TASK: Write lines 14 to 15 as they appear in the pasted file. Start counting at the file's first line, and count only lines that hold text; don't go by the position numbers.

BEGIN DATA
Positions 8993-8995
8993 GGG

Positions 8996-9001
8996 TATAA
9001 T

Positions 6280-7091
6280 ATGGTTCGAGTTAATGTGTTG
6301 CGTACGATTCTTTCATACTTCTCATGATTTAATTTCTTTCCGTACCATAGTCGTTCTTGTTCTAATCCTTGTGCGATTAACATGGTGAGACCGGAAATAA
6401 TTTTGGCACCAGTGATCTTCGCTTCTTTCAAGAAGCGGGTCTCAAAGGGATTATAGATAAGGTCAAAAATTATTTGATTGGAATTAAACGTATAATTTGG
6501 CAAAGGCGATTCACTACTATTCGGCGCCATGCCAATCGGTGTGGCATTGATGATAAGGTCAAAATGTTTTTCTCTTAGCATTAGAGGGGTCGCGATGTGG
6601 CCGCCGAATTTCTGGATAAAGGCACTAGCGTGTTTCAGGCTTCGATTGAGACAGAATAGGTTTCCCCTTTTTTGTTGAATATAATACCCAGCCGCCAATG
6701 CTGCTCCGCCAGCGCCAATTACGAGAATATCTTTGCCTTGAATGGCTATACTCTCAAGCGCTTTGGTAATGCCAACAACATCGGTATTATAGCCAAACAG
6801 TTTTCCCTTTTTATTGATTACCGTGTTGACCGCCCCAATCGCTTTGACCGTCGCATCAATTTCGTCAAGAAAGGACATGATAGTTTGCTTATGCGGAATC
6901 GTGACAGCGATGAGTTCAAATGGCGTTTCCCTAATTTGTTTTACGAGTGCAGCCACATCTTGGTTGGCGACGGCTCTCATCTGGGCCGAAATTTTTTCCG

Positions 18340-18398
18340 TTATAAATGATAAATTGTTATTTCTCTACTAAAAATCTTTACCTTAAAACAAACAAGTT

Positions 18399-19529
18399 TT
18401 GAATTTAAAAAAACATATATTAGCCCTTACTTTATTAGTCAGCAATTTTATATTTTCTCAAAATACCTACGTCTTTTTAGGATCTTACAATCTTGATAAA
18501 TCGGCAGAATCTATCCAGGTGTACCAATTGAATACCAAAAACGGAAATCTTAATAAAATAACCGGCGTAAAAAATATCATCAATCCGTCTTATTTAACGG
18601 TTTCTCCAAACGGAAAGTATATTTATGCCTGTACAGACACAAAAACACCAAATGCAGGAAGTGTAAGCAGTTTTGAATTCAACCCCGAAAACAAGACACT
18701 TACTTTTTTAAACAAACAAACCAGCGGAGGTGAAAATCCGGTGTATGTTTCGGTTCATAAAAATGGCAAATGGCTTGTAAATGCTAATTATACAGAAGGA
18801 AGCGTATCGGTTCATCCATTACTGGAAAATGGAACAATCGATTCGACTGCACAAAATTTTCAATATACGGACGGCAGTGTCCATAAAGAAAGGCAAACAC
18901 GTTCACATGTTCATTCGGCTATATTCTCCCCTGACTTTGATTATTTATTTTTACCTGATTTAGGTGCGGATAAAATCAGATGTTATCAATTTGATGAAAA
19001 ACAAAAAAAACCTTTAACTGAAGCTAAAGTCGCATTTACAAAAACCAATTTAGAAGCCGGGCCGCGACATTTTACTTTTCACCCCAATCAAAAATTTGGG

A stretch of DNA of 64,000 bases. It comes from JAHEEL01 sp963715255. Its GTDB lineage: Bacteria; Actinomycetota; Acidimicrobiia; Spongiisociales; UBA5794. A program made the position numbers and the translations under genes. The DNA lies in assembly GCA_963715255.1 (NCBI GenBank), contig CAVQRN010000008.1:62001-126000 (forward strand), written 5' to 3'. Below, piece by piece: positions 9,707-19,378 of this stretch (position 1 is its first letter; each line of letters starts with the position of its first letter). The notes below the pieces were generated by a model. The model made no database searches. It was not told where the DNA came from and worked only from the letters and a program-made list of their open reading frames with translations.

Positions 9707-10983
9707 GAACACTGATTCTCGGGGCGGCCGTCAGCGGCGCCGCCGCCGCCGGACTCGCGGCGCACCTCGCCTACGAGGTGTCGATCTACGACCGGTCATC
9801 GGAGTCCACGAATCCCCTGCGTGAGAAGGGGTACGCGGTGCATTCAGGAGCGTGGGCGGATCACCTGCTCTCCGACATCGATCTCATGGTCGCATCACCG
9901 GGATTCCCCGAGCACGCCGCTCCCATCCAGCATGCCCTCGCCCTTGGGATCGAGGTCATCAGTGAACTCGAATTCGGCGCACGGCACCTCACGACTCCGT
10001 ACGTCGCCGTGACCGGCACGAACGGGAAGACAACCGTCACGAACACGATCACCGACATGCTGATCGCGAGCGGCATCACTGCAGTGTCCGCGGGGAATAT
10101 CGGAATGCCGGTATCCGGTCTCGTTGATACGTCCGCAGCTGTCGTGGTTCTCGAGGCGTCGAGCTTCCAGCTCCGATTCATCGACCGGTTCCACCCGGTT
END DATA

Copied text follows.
6901 GTGACAGCGATGAGTTCAAATGGCGTTTCCCTAATTTGTTTTACGAGTGCAGCCACATCTTGGTTGGCGACGGCTCTCATCTGGGCCGAAATTTTTTCCG

Positions 18340-18398